5 Ideal Old School Games To Get Your Kids Off Their Screens

Perfect for getting them to spend more time outside…

Has it come to this? An article, on a screen, which you’re reading while your kids play and probably vye for your attention, which encourages you to encourage your kids to get off their screens. That’s some breaking of the fourth wall stuff right there. You might want to see to that. People in glass houses…

But let’s focus. If you’re reading this then you’re probably of an era when children’s games were full of imagination, energy, activity, fun and friendship. And most importantly, done outside, in the fresh air and with abandon.

The Mirror recently reported that “The average child spends more than four-and-a-half hours per day on electrical devices – and just 40 minutes outside”. In other words “based on a 12-hour day, children are spending more than a third of their time looking at screens, and just 6% outside”.

Though their names and rules may vary from country to country, even town to town, most traditional children’s games needed little more than imagination and invention, passed on from child to child, from generation to generation, through word of mouth not Whatsapp or Snapchat. And there’s a real beauty in that. To keep the dream alive, and to get the little ones outside, here are 5 IDEAL old-school games to get your kids off their screens.


Once upon a time, the sunset on a residential street was defined by a hopscotch court chalked on to the pavement and players ignoring their mother’s calls of ‘dinner time’. Players took turns to throw a marker, usually a small stone or bottle cap, into a series of numbered squares, then hopped and jumped up the court and back, collecting the marker on their return. The marker had to land cleanly in the chosen square and players who hopped onto a line, missed a square or fell over, had to go again. The first player to complete all the numbered boxes was the winner.

More recently, a new playground craze of ‘scooter hopscotch’ has emerged, which sees kids hop on the back wheel of their scooters along the court – to very mixed results, we should add!

A kid’s scooter, such as the Yvolve range, is essential here, as larger model’s aren’t nimble enough to manage the small spaces. If you’re kid is going to start performing tricks, be sure to kit them out with all the safety gear; helmet, elbow pads, wrist guards and knee pads.


An autumn seasonal favourite for generations of children armed with the fruit of the horse chestnut tree, conkers had to be carefully drilled and threaded with a string or bootlace, before two wily combatants went head-to-head. While one holds out their conker dangling on its string at arm’s length, the other used theirs to strike. Some rules allowed for another go if the first missed or if strings got tangled, some were more rigid; one shot only, and if the target conker survives, the roles are reversed and the attacker becomes the target. And so it goes on until one of the conkers disintegrates.

Conkers which have claimed several opponents are known by the number they have vanquished, for example, a ‘sixer’. All kinds of myths did the playground rounds about how to create the ultimate unbeatable conker, most involving soaking in vinegar and baking in the oven. Some (us) were even known to insert stealth nails into their conker. Goggles at the ready, kids!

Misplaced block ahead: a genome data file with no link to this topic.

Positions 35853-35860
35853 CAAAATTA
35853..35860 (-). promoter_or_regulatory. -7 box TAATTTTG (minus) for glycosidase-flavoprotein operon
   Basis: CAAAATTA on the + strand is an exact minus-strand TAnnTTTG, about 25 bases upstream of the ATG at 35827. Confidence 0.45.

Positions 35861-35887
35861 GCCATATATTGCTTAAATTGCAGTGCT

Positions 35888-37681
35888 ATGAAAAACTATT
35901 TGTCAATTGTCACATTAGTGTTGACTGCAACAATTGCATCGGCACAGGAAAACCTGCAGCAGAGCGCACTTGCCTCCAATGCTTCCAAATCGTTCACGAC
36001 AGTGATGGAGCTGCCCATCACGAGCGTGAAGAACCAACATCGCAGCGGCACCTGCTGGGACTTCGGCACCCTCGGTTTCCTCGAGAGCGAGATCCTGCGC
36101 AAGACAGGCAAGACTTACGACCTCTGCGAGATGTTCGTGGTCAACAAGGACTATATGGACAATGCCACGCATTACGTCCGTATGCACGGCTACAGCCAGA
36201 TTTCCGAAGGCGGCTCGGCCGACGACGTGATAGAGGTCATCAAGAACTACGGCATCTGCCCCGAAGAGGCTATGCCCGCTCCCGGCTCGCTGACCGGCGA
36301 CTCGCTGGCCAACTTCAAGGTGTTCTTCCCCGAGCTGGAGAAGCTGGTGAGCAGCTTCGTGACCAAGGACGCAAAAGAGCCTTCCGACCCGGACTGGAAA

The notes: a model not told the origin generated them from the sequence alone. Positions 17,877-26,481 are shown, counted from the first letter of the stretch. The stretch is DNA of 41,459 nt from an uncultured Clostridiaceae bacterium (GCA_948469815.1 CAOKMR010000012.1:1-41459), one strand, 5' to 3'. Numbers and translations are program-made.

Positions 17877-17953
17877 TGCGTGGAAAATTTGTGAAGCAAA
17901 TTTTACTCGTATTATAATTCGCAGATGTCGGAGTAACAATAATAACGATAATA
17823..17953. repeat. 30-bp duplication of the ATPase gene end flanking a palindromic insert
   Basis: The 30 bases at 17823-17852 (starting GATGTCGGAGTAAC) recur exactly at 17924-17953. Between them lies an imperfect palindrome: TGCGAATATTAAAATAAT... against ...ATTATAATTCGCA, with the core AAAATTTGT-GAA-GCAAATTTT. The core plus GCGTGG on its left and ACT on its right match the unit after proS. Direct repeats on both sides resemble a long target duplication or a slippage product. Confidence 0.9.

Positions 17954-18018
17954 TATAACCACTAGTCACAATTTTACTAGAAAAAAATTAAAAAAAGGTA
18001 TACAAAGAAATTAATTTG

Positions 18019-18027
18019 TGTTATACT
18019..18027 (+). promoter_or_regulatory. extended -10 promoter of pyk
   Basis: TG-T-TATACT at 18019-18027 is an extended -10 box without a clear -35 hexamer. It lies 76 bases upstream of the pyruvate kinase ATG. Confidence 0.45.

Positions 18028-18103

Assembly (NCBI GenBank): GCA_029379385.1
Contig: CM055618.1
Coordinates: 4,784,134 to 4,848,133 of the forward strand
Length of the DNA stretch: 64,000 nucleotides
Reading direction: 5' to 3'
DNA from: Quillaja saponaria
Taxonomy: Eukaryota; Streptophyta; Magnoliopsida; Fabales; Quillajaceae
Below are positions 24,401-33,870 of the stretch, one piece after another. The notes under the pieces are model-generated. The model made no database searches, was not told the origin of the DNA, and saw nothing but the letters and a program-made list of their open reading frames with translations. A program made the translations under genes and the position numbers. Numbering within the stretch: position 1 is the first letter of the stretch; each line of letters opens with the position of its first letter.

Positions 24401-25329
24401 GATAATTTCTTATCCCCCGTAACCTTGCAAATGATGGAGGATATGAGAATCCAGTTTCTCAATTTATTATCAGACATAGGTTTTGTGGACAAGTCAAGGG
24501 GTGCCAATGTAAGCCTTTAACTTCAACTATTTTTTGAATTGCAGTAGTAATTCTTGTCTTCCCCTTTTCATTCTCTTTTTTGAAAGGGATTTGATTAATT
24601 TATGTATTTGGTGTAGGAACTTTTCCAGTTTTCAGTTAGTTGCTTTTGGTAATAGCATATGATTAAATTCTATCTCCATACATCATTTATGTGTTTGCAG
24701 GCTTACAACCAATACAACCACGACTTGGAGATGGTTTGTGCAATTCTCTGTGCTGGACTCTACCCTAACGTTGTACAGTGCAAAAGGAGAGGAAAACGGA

There are countless variations of clapping games, found in cultures all around the world. Usually, they involve two players facing each other and completing a clapping sequence as an accompaniment to a sung rhyme. The memorised sequences, sometimes very complex, involve players clapping their own hands, slapping against the palms of their partners, slapping their thighs and many more crossover or high and low moves. Memory, coordination and teamwork are just three of the benefits here.

Blind Man’s Bluff

A game popular in the 1800s (ah, the good old days when life expectancy was under 40 and kids worked in factories) which still survives today. One player is blindfolded and spun around to disorientate them. This ‘Blind Man’ then walks around with their hands out in front of them until they bump into another player. If they manage to identify the other person from the feel of their face, hair and clothes, the blindfold is removed and someone else has a turn. If not, then the game carries on.

Kick The Can

All you need is an old tin can, perhaps with a few stones inside, to enjoy this one. A child is chosen to be ‘it’ and the rest run off and hide while ‘it’ covers their eyes and counts to a set number, often ending with a cry of “Ready or not, here I come!”. ‘It’ must then find and tag the hiding children who, once caught, are put in ‘jail’ –a predesignated holding area.

The constant risk is that a child might dash from their hiding place and, before they can be tagged, kick the can. This means one of the prisoners, or in some versions, all of them, are released to rejoin the game. Only when ‘it’ tags all the other players is the round over and another can begin. Lovely stuff. Take us back to those heady, carefree days, please.

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